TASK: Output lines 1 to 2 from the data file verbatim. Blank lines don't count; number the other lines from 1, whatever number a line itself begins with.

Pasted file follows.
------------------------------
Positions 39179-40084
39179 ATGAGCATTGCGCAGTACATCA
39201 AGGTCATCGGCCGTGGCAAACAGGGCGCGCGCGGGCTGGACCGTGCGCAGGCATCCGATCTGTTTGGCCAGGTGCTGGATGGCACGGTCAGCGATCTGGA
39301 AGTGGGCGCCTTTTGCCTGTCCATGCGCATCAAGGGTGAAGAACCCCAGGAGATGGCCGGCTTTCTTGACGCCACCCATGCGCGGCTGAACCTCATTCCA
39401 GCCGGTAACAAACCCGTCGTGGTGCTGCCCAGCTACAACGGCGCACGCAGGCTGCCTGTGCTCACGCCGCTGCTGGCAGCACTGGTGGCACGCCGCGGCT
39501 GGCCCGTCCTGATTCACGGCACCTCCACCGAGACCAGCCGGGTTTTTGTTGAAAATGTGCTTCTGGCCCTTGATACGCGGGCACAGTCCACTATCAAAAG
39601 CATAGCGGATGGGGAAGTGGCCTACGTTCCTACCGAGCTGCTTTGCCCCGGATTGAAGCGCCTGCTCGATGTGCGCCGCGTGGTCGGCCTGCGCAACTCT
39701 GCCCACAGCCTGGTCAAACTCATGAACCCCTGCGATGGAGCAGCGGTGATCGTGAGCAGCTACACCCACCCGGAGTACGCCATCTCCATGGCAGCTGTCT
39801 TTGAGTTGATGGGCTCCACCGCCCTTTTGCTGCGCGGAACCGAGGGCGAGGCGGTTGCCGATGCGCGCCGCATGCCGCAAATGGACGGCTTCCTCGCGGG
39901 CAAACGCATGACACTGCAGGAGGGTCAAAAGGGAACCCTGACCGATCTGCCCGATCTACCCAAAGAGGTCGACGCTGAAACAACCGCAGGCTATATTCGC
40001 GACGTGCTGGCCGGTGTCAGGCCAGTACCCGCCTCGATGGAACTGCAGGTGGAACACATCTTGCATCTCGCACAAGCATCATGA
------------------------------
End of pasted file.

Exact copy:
Positions 39179-40084
39179 ATGAGCATTGCGCAGTACATCA